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Score Another One for Options for Youth and Opportunities for Learning Charter Schools

October 13, 2008

California’s two largest dropout recovery programs, which together serve an estimated 26,000 of the state’s most at-risk teenage student population each year, today reported dramatic and continued improvement in key state benchmarks for academic performance, according to officials at Options for Youth (OFY) and Opportunities for Learning (OFL) charter schools.

Both programs are continuing to experience an upward trend in their scores on California’s Academic Performance Index (API) and the California High School Exit Exam (CAHSEE). All eight programs improved API scores; of those, most showed improvement in the English and math sections of the exit exam.

Tom Goodman, the superintendent for both OFY and OFL, commented on the reasons that the programs are experiencing so much success.

“By adding resources and new programs, we are continuing to improve our ability to meet and exceed state standards,” he said. “The scores show how effectively we are recovering many students who would otherwise be dropping out of school.”

Goodman noted that the statistics translate into changing the lives of thousands of teenagers – most of whom are low-income, ethnic minorities; they include former gang members, teen mothers or students who have simply fallen behind or do not fit in at a traditional high school.

“Behind all this data are real people who now have hopes and dreams for their futures,” he said. “The human element to this effort is enormously gratifying to all of us.”

API – California’s API system rates schools on their academic achievement. An annual score is given to each school and ranges from 0-1000. The 2008 Growth API summarizes performance on a number of required standardized tests mandated by the California Department of Education. The following represent 2008 API scores for individual OFY and OFL schools and how they compared to 2006 scores:

— OFY – Burbank: 648, a four-point increase*

— OFY – San Gabriel: 639, a 20-point increase

— OFY – San Juan: 640, a one-point increase

— OFY – Upland: 602, a five-point increase

— OFY – Victor Valley: 636, a 22-point increase

— OFL – William S. Hart: 643, a nine-point increase

— OFL – Baldwin Park: 615, a four-point increase

— OFL – San Juan Capistrano: 718, a 90-point increase

CAHSEE – The state’s high school exit exam is an important indicator of student success in English Language Arts (ELA) and math; it is a prerequisite for earning a diploma. The following represent 2007-08 passage rates for each subject, as well as the percentage improvement for the previous year:

— OFY – Burbank: 85% ELA, six-point increase; 58% math, three-point gain

— OFY – San Gabriel: 80% ELA, two-point decrease; 57% math, seven-point gain

— OFY – Upland: 73% ELA, four point decrease; 55% math, one-point decrease

— OFY – Victor Valley: 81% ELA, eight-point increase; 68% math, nine-point gain

— OFY – San Juan: 79% ELA, six-point decrease; 70% math, eight-point increase

— OFL – William S. Hart: 82% ELA, six-point increase; 56% math, four-point gain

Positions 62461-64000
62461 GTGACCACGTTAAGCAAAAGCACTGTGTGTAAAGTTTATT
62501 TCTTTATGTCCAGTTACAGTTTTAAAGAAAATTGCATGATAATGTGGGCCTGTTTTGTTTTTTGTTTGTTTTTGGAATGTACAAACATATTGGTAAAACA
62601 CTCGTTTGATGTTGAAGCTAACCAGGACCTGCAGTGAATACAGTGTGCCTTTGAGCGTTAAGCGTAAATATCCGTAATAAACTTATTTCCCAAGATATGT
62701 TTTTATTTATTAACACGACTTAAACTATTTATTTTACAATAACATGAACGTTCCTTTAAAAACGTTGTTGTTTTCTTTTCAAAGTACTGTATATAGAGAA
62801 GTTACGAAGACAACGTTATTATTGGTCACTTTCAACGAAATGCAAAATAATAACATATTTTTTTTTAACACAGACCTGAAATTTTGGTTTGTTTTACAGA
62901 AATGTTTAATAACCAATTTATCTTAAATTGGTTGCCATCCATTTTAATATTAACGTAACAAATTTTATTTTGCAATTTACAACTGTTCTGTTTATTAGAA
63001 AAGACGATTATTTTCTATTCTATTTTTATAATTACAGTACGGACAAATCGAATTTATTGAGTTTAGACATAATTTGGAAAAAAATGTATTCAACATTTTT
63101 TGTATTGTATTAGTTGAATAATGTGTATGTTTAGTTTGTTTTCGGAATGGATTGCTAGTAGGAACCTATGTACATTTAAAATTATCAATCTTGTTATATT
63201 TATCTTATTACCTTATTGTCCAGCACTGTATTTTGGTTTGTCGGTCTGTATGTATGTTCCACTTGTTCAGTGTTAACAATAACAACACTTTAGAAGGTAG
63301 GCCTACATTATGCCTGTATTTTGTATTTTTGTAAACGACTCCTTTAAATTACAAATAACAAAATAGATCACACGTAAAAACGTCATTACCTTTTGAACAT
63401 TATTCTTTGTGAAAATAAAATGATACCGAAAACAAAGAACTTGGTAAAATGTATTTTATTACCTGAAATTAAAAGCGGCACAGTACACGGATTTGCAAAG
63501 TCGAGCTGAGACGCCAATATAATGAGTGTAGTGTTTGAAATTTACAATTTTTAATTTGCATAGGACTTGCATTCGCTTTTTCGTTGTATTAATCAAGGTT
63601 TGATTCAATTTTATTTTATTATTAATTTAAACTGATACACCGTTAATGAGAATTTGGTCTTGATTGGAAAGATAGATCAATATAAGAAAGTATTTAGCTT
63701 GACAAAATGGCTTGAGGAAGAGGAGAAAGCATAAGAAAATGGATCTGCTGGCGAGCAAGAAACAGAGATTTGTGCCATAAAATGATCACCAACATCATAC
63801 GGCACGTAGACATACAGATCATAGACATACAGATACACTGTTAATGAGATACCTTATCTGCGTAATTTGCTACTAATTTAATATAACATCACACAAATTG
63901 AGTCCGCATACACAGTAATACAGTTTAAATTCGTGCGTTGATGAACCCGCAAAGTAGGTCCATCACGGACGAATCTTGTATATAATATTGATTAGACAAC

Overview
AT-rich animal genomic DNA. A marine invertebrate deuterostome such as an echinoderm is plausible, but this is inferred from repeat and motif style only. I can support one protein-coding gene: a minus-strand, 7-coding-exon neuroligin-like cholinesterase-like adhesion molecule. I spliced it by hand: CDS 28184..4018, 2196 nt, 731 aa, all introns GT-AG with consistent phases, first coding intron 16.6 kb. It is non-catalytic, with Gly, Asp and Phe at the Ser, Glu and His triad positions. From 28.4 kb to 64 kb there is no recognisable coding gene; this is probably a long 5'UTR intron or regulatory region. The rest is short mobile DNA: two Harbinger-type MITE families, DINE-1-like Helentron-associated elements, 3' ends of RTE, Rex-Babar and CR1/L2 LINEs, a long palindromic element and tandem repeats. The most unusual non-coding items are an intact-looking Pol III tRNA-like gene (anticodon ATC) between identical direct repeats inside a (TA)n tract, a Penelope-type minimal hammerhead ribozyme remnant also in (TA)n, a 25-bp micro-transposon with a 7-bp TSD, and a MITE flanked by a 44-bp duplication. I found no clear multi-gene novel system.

— OFL – Baldwin Park: 73% ELA, 10-point increase; 60% math, 15-point gain

— OFL – San Juan Capistrano: 89% ELA, 20-point gain; 74% math, 12-point gain

Both OFY and OFL have boosted resources in recent years for professional development for teachers, curriculum, Saturday schools, technology, field trips, assessment and other programs.

“For more than 20 years, we have continued to improve and adapt our programs to meet the needs of at-risk students,” said Goodman. “Our test results underscore this commitment to do whatever it takes to reach this underserved population.”

* Based on internally calculated API Base score

About Options for Youth: OFY was founded in 1987 to provide quality educational services to thousands of at-risk students, primarily ethnic minority and low-income teenagers, pursuing academic recovery so that they can stay in school, continue their education, and earn high school diplomas. Changes in society, in the family unit and in the workplace have spurred the need for and growth of innovative instructional programs such as charter schools to meet the diverse educational needs and lifestyles of students, particularly in urban centers. For more information: www.ofy.org.

About Opportunities for Learning Charter Schools: OFL is the operating name of three independent, WASC accredited charter schools with 26 learning centers located throughout Southern California. OFL and its sister organization, Options for Youth Charter Schools, currently serve more than 26,000 students each year; thousands more are on waiting lists. Established by lifelong teachers and educators, John and Joan Hall in 1999, OFL began serving at-risk students who dropped out or were at risk of dropping out of school. Over time, it has expanded its focus to become an innovator in the development of educational options, curriculum, programs and administrative services tailored to the needs of independent study and designed to expand opportunities for at-risk students. For more information: www.emsofl.com.




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